Ravenna & Bologna
Very simply…three nights in Venice is NOT enough! In fact, I shudder in absolute horror when I hear people planning on spending just one night, if even THAT much, on a visit to Venice. PLEASE…if you visit La Serenissima, do yourself a HUGE favor and plan on spending at LEAST three nights there. Preferrably more. That way you can truly savor the Queen of the Adriatic and all the marvels you’ll find there.
Okay now, rant is finished.
We departed Venice after three wonderful days exploring the art, music, food, and charm of that most beautiful place. The day was cloudy, and we had some rain showers as our vans left the lagoon. I must have looked sad because our guide, Natalia, said to me that the rain was Venice shedding tears because I was leaving her. (She was probably right!). We were on our way to Bologna, via Ravenna, and I was looking forward to returning to that marvelous place.
The city of Ravenna was aligned with the Byzantine Empire after the collapse of the Roman Empire. The city formed the center of the Byzantine Exarchate of Ravenna until the invasion of the Franks in 751, after which it became the seat of the Kingdom of the Lombards.
It is a UNESCO World Heritage site, and has incredible buildings dating from the 4th century onwards. Our tour took us to one of the earliest buildings, called the Mausoleum of Galla Placidia.
She was the daughter of Emperor Theodosius I, and was not actually buried there. While there are three sarcophagi in the building, it’s known today for the splendid mosaic decorations of the interior.
Nearby is the beautiful 6th-century church of San Vitale. It, too, has magnificent mosaics inside, along with frescoes and beautiful marble walls & pavements.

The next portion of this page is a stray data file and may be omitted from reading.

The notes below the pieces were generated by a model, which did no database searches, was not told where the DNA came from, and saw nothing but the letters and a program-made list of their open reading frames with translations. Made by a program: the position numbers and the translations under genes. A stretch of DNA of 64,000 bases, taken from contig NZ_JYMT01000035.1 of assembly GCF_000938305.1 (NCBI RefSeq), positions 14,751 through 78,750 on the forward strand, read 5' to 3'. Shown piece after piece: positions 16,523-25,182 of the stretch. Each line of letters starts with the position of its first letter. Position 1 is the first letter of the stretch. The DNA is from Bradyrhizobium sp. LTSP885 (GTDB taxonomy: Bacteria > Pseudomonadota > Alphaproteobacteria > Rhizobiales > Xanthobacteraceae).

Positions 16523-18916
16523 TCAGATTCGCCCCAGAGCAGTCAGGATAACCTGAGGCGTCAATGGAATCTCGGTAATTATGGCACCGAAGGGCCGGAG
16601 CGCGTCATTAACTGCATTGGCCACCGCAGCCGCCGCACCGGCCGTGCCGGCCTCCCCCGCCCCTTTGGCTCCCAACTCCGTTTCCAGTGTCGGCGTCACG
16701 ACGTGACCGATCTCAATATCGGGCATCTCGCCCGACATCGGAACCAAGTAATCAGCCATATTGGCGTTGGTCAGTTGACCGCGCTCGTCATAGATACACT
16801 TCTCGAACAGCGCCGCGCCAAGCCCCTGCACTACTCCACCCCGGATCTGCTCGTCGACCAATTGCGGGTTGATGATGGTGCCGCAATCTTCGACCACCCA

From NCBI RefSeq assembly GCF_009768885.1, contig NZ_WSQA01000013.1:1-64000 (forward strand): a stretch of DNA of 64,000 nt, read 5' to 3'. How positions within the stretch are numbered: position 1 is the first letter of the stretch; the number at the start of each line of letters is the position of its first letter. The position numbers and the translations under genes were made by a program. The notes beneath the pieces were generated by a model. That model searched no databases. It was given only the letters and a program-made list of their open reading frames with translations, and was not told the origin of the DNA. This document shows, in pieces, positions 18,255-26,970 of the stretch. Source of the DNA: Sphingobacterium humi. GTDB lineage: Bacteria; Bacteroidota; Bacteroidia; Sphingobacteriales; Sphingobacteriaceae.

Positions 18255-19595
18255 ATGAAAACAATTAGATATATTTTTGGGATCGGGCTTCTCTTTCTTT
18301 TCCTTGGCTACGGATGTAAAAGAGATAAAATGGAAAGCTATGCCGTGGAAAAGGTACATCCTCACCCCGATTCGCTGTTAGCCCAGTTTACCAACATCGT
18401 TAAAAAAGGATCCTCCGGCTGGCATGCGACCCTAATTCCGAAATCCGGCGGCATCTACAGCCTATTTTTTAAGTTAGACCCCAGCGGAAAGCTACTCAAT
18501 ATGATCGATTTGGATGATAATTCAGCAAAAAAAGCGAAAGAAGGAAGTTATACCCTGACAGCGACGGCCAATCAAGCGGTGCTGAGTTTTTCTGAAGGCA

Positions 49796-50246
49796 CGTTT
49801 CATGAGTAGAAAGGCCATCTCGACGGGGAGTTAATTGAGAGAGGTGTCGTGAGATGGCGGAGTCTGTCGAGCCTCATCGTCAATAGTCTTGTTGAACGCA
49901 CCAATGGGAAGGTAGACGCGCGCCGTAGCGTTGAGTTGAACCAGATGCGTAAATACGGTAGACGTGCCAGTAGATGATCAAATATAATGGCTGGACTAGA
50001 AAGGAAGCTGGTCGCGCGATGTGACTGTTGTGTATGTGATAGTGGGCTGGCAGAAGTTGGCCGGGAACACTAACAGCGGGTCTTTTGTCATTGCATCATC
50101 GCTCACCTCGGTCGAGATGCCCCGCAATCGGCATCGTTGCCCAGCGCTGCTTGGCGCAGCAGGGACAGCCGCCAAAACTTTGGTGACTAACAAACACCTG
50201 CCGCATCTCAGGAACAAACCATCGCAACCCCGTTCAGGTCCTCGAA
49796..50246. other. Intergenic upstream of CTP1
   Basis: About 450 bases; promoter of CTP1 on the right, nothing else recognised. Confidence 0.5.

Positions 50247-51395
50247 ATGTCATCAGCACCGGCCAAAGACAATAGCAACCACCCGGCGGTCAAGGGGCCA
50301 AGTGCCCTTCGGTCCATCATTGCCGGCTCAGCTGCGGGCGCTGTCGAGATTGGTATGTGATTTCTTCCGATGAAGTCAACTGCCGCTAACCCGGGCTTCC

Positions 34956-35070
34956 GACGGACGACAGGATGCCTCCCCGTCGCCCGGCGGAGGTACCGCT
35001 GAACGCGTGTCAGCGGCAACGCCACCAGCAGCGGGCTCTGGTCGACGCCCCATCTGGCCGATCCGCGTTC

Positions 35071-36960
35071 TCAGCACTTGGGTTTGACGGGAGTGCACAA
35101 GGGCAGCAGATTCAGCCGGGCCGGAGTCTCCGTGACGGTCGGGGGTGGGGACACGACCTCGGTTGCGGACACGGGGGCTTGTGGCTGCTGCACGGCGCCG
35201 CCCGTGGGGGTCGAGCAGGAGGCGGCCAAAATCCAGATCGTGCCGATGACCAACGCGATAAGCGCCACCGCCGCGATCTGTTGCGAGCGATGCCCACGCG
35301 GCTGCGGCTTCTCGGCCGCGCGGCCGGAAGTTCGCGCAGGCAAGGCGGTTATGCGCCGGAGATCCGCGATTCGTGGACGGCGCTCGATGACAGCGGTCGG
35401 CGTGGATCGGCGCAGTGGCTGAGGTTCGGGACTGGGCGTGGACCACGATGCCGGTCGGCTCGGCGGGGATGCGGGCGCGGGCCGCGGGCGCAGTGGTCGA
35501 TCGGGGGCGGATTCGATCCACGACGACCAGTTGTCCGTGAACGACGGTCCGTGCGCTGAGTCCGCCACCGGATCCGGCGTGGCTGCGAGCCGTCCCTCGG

We also visited Sant’ Apollinare Nuovo, with it’s mosaics of a procession of “Brides of Christ”, and other figures, all in beautiful mosaic.
After a lovely lunch, it was off to Bologna and our hotel, ‘Ai Capello Rosso’, or The Red Hat.
Our time in Bologna was truly wonderful. Our hotel was literally steps away from the Piazza Maggiore, which is faced on one side by the huge church, San Petronio. Begun in the late 13th century, the facade today remains unfinished. We spent some time exploring the cavernous interior – truly impressive!
Afterwards, we made our way to the “Civico Museo Bibliografico Musicale”, a musical library and museum collection famous for housing such treasures as Rossini’s original copy of ‘Barber of Seville’, Mozart’s music exam that he failed, priceless copies of printed music, along with famous portraits of Vivaldi, Mozart, Rossini, Farinelli, and countless others who are of great importance in music history.
While there the museum was closed early, and we were treated to a special concert of 17th century music performed by a wonderful violinist and theorbo/baroque guitarist. I’m sorry, I don’t have pictures of them. They played in front of a case that held instruments from the same period as the music we were listening to. It was heavenly!
Next Installment – On to Busseto and Cremona!